The Wife of Bath's Prologue and Tale Contents
- The Prologue: introductory comments
- Part one: l.1 'Experience' - l.76 'Cacche whoso may'
- Part two: l.77 'But this word' - l.134 'To purge uryne'
- Part three: l.135 'But if I seye noght' - l.162 ' Al this sentence'
- Part four: l.163 'Up sterte' - l.192 'For myn entente'
- Part five: l.193 'Now sires' - l.234 'Of hir assent'
- Part six: l.235 'Sire old kanyard' - l.307 'I wol hym noght'
- Part seven: l.308 'But tel me this' - l.378 'This know they'
- Part eight: l.379 'Lordinges, right thus' - l.452 'Now wol I speken'
- Part nine: l.453 'My forthe housebonde' - l.502 'He is now in the grave'
- Part ten: l.503 'Now of my fifthe housebond' - l.542 'Had told to me'
- Part eleven: l.543 'And so bifel' - l.584 'As wel of this'
- Part twelve: l.585 'But now, sire' - l.626 'How poore'
- Part thirteen: l.627 'What sholde I seye' - l.665 'I nolde noght'
- Part fourteen: l.666 'Now wol I seye' - l.710 'That women kan'
- Part fifteen: l.711 'But now to purpos' - l.771 'Somme han kem'
- Part sixteen: l.772 'He spak moore' - l.828 'Now wol I seye'
- Part seventeen: The after words l.829 'The frere lough' - l.856 'Yis dame, quod'
- The Wife of Bath's Tale: Introductory comments
- Part eighteen: l.857 'In the' olde days' - l.898 'To chese weither'
- Part nineteen: l.899 'The queen thanketh' - l.949 'But that tale is nat'
- Part twenty: l.952 'Pardee, we wommen' - l.1004 'These olde folk'
- Part twenty-one: l.1005 'My leve mooder' - l.1072 'And taketh his olde wyf'
- Part twenty-two: l.1073 'Now wolden som men' - l.1105 'Ye, certeinly'
- Part twenty-three: l.1106 'Now sire, quod she' - l.1176 'To lyven vertuously'
- Part twenty-four: l.1177 'And ther as ye' - l.1218 'I shal fulfille'he Holocaust and the creation of
- Part twenty-five: l.1219 'Chese now' - l.1264 'God sende hem'
- Reaction to the Wife's Tale
- Themes in The Wife of Bath's Tale
- The struggle for power in The Wife of Bath's Prologue
- The 'wo' that is in marriage
- The portrayal of gender in The Wife of Bath's Prologue and Tale
- Desire and The Wife of Bath's Tale
- Is there justice in The Wife of Bath's Tale
- Social criticism in The Wife of Bath's Prologue and Tale
- Marriage and sexuality in The Wife of Bath's Prologue and Tale
- Mastery in The Wife of Bath's Prologue and Tale
- Debate, dispute and resolution in The Wife of Bath's Prologue and Tale
- Tale and teller in The Wife of Bath's Prologue and Tale
Pilgrims and pilgrimage
Who went on pilgrimage?
People from all levels of the society in which Chaucer lived went on pilgrimage. Many people would have seen pilgrimage towards a particular holy place as mirroring the journey of Christian believers through life towards God and heaven. Some visited churches near to their homes; others travelled long distances within England or even as far as Santiago de Compostela in Northern Spain, Rome or Jerusalem:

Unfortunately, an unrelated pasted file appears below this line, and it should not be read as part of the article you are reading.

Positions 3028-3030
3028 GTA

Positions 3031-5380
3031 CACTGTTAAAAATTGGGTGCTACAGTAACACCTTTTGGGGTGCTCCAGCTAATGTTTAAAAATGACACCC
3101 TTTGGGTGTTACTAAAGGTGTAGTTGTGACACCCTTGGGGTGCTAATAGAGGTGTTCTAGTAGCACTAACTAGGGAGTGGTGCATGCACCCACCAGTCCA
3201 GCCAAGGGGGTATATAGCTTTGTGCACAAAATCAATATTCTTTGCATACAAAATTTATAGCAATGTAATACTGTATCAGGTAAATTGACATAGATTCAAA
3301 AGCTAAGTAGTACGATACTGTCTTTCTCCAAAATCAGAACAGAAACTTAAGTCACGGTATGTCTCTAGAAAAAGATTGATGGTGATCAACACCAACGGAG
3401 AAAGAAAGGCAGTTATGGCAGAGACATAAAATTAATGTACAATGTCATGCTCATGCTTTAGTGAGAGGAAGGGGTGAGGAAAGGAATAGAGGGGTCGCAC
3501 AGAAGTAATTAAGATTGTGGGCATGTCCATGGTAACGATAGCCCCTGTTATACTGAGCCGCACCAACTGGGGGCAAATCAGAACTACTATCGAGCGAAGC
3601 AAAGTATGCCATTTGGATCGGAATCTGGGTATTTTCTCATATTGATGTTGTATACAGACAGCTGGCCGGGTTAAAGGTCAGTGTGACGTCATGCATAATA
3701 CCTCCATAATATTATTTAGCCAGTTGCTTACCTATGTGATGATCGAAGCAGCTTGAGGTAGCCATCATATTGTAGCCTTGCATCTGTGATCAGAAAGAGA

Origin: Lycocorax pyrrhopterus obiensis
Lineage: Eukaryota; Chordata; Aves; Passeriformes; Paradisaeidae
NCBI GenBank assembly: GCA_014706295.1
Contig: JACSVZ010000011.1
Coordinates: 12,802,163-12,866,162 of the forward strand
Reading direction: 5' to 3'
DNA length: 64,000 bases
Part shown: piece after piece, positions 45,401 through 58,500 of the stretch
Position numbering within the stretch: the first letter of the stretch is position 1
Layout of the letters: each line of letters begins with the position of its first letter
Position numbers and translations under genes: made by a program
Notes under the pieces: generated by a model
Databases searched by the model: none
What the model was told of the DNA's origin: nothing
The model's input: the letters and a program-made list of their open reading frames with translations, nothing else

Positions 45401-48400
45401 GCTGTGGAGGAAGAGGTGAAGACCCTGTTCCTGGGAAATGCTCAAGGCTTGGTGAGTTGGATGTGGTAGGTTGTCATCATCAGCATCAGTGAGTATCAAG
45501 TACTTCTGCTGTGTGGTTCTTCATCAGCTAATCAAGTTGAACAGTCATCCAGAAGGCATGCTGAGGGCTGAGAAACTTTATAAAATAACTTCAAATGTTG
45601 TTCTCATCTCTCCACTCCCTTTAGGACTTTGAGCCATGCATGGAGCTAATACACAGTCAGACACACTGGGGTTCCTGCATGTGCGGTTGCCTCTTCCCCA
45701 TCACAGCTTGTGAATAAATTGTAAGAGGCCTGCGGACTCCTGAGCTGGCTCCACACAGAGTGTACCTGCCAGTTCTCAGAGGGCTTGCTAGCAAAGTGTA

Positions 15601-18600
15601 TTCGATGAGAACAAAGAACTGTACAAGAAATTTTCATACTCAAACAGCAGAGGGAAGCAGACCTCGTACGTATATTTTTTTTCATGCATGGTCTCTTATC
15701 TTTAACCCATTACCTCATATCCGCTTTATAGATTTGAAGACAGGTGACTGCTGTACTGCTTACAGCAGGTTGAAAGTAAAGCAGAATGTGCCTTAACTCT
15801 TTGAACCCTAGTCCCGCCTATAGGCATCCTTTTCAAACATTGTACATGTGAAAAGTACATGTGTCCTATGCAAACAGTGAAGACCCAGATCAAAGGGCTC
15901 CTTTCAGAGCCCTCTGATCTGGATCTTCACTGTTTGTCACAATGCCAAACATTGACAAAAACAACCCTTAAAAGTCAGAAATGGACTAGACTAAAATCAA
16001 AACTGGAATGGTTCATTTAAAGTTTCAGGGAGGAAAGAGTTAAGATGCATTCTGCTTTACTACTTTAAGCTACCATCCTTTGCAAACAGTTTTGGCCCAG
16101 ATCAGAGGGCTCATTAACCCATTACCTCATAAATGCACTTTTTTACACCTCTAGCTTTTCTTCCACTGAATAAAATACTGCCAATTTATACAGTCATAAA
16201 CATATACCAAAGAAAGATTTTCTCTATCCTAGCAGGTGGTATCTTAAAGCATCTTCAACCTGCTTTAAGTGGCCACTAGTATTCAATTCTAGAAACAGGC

- Some went on pilgrimage as a specific penance
- Most went voluntarily, seeking forgiveness, spiritual encouragement or practical benefits such as healing for themselves or others
- Women often went on behalf of their family members or to ask for the ability to conceive a child
- Pilgrimage also offered a chance to escape everyday life and work and see something of the world
- Pilgrims were sometimes criticised for irresponsibility and un-spiritual behaviour.
The Canterbury Tales includes a variety of characters who vary according to rank, education, holiness and their various strengths and weaknesses. To some extent they represent the society, the beliefs and the various ideas of Chaucer's time. Pilgrims going to a shrine were supposed to behave as people on a spiritual journey but pilgrimages could also be treated as holidays and social experiences. The Tabard Inn mentioned in The Tales was a popular starting point for pilgrimage to the tomb of Saint Thomas a Becket at Canterbury.
Pilgrims travelled to places considered particularly holy. This might be because of:
- Association with Jesus Christ and his Apostles (such as Jerusalem, Rome or Santiago de Compostela in Spain)
- Connection with a person regarded as a saint
- The resting places of saints and their relics were believed to be places where heaven and earth intersected, where individuals might come close to God and have their prayers answered
- Saints were also believed to grant healing from a distance. This was true of St Thomas Becket and the pilgrims in Chaucer's The Canterbury Tales are said to be travelling to his shrine in Canterbury to give thanks for his help when they were sick.
More on relics: Relics are the remains of a saint, such as a bone, or articles which have been in contact with a saint and in which some of the saint's power is believed to reside. These could be articles of clothing, such as the breeches worn by St Thomas Becket which were kept at Canterbury, or dust or chippings from the saint's tomb. It was obviously very difficult to verify the authenticity of such objects so the scope for fraud was very great.
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